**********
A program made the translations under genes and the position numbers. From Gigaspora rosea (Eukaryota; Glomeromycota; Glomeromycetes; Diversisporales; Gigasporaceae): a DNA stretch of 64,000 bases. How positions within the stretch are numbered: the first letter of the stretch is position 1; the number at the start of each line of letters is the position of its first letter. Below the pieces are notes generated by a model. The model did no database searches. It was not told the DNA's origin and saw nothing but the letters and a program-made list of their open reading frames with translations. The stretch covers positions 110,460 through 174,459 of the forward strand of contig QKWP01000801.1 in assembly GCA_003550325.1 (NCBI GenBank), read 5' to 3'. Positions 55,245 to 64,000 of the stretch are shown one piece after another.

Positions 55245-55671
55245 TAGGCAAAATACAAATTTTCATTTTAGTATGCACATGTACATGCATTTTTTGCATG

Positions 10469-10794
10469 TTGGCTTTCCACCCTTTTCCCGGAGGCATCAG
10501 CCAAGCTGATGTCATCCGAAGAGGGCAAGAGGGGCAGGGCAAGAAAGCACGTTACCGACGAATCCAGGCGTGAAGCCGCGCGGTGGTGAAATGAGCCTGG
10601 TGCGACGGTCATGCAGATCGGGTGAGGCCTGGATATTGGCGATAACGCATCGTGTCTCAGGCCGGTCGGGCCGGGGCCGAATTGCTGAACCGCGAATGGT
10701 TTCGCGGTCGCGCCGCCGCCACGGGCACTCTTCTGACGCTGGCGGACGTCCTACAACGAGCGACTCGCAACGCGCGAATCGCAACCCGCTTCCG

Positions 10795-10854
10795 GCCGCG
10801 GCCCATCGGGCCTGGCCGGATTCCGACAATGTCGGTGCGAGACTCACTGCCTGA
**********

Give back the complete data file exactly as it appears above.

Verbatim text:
A program made the translations under genes and the position numbers. From Gigaspora rosea (Eukaryota; Glomeromycota; Glomeromycetes; Diversisporales; Gigasporaceae): a DNA stretch of 64,000 bases. How positions within the stretch are numbered: the first letter of the stretch is position 1; the number at the start of each line of letters is the position of its first letter. Below the pieces are notes generated by a model. The model did no database searches. It was not told the DNA's origin and saw nothing but the letters and a program-made list of their open reading frames with translations. The stretch covers positions 110,460 through 174,459 of the forward strand of contig QKWP01000801.1 in assembly GCA_003550325.1 (NCBI GenBank), read 5' to 3'. Positions 55,245 to 64,000 of the stretch are shown one piece after another.

Positions 55245-55671
55245 TAGGCAAAATACAAATTTTCATTTTAGTATGCACATGTACATGCATTTTTTGCATG

Positions 10469-10794
10469 TTGGCTTTCCACCCTTTTCCCGGAGGCATCAG
10501 CCAAGCTGATGTCATCCGAAGAGGGCAAGAGGGGCAGGGCAAGAAAGCACGTTACCGACGAATCCAGGCGTGAAGCCGCGCGGTGGTGAAATGAGCCTGG
10601 TGCGACGGTCATGCAGATCGGGTGAGGCCTGGATATTGGCGATAACGCATCGTGTCTCAGGCCGGTCGGGCCGGGGCCGAATTGCTGAACCGCGAATGGT
10701 TTCGCGGTCGCGCCGCCGCCACGGGCACTCTTCTGACGCTGGCGGACGTCCTACAACGAGCGACTCGCAACGCGCGAATCGCAACCCGCTTCCG

Positions 10795-10854
10795 GCCGCG
10801 GCCCATCGGGCCTGGCCGGATTCCGACAATGTCGGTGCGAGACTCACTGCCTGA